Junctions and channels

Junctions make it possible to send the messages to different channels, process the messages differently on each channel, and then join every channel together again. You can define any number of channels in a junction: every channel receives a copy of every message that reaches the junction. Every channel can process the messages differently, and at the end of the junction, the processed messages of every channel return to the junction again, where further processing is possible.

A junction includes one or more channels. A channel usually includes at least one filter, though that is not enforced. Otherwise, channels are identical to log statements, and can include any kind of objects, for example, parsers, rewrite rules, destinations, and so on. (For details on using channels, as well as on using channels outside junctions, see Using channels in configuration objects.)

NOTE:

Certain parsers can also act as filters:

  • The JSON parser automatically discards messages that are not valid JSON messages.

  • The csv-parser() discards invalid messages if the flags(drop-invalid) option is set.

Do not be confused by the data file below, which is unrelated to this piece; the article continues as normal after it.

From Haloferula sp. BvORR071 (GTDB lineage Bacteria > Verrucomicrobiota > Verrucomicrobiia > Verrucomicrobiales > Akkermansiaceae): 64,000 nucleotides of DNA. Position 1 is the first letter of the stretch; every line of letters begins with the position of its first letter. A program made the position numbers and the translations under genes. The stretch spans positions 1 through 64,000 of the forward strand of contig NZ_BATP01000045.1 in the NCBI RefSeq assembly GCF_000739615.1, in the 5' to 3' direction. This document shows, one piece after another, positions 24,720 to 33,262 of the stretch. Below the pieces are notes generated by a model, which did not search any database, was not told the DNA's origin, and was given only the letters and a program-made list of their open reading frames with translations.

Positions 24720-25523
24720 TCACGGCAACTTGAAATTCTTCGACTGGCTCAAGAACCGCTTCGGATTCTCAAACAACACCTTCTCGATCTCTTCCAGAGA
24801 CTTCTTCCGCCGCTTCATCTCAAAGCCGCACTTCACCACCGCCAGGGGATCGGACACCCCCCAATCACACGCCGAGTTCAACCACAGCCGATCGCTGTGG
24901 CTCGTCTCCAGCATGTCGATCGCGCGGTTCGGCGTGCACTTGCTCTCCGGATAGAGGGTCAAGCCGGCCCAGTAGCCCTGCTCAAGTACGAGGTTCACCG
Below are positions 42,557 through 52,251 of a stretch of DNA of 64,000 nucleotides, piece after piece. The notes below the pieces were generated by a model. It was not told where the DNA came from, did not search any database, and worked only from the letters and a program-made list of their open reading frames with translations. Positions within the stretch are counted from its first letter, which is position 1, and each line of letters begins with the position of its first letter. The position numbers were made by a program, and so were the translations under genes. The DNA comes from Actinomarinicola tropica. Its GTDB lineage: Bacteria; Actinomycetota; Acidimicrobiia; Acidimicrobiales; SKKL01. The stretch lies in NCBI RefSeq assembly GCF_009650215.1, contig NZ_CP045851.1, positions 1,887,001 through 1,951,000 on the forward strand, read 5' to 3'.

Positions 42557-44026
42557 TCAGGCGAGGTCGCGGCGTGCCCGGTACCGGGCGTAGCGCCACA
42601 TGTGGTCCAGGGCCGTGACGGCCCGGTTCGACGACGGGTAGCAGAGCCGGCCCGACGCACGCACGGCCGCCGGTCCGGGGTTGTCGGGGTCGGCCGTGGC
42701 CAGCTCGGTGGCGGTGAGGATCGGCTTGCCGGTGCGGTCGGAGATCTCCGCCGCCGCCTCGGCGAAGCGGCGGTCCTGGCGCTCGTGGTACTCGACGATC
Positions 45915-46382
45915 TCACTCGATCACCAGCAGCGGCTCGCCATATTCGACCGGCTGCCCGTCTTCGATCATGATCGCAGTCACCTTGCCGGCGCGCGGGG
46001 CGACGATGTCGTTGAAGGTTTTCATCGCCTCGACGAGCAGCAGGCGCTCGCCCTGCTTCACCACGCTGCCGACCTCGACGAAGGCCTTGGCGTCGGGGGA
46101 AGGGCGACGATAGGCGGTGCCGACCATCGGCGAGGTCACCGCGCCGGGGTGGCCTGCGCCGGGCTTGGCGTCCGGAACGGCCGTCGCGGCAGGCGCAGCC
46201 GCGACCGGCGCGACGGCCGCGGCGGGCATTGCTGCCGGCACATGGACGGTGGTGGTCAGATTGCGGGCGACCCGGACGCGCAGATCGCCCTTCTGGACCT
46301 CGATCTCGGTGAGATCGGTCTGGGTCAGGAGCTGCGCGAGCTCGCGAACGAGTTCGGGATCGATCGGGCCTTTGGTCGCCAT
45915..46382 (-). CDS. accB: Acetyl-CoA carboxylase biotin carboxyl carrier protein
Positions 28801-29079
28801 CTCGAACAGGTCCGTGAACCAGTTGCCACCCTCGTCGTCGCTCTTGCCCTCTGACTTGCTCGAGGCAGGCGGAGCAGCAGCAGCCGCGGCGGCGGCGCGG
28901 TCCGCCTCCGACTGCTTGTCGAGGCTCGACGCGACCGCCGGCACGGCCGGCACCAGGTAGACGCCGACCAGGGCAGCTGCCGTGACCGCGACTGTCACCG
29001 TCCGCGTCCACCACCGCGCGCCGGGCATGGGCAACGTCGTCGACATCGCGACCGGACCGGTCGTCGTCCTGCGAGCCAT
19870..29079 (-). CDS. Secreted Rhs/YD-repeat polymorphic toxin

You can also use log-path flags in the channels of the junction. Within the junction, a message is processed by every channel, in the order the channels appear in the configuration file. Typically if your channels have filters, you also set the flags(final) option for the channel. However, note that the log-path flags of the channel apply only within the junction, for example, if you set the final flag for a channel, then the subsequent channels of the junction will not receive the message, but this does not affect any other log path or junction of the configuration. The only exception is the flow-control flag: if you enable flow-control in a junction, it affects the entire log path. For details on log-path flags, see Log path flags.

junction {
    channel { <other-syslog-ng-objects> <log-path-flags>};
    channel { <other-syslog-ng-objects> <log-path-flags>};
    ...
};
Example: Using junctions